That's rare, but it's possible.

In a moment like that we may encounter that sorrow that lies at the heart of existence. Paradoxically, contact with that sorrow is joy--and who can explain such a contradiction? Impossible. Better to just let the organism sense it with all of the parts that it can, and move on.

In accepting life and receiving life, we eventually see that something beyond comprehension is taking place both in our existence and in relationship. We will encounter what the Buddhists call suffering, that is inevitable. It is in the transformation and transubstantiation of that same suffering, which in and of itself remains exactly what it is -- because it can never be more or less than that -- that liberation takes place.

Liberation, in other words includes suffering.

Perhaps this understanding offers a bridge between the Buddhist understanding of the elimination of suffering--which more rightly might be called the surpassing or transformance of suffering--and the inclusion of suffering within the heart of the Gurdjieff work, and Christianity.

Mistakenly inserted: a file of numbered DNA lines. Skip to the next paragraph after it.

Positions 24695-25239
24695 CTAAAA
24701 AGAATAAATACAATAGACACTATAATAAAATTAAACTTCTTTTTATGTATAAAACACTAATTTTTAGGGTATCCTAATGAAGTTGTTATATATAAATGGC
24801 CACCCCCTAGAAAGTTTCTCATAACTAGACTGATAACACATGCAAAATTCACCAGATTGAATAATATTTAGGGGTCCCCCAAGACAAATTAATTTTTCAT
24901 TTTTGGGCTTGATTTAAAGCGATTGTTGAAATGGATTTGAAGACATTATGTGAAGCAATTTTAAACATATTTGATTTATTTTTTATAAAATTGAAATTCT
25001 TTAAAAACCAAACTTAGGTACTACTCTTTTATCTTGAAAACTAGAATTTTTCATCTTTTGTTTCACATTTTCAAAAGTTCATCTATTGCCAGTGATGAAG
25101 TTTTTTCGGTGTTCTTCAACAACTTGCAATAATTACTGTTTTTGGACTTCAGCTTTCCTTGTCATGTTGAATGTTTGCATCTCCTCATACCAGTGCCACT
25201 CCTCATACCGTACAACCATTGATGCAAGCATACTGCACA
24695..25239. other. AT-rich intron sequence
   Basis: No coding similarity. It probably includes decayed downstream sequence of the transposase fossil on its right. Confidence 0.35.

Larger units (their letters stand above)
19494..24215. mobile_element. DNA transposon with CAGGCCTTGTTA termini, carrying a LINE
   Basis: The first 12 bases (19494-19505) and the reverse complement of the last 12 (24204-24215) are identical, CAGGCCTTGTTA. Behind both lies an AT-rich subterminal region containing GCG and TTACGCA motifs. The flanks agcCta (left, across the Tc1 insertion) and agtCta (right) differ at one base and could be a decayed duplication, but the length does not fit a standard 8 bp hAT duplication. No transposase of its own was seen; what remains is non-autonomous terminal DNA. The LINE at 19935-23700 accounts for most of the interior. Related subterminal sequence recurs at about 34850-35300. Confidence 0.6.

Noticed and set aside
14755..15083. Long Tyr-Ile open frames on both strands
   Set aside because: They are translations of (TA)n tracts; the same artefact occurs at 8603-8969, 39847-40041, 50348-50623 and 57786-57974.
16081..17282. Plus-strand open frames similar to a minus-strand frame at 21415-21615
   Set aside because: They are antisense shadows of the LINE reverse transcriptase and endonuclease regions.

May your roots find water, and your leaves know sun.

Wednesday, April 2, 2008

We are what we are

Yesterday, I had occasion to think once again about Dogen's comments regarding our nature, and our perception of our nature.

In the Gurdjieff work, we practice the art of self observation, which begins being understood as one thing, and is eventually understood as something else entirely. Along the way, it is understood in many different ways. It is thus safe to say that self observation is, in its self, a process, and a moving target. We do not understand the self in any way, shape, or form; and it is difficult, isn't it, to observe something we do not understand?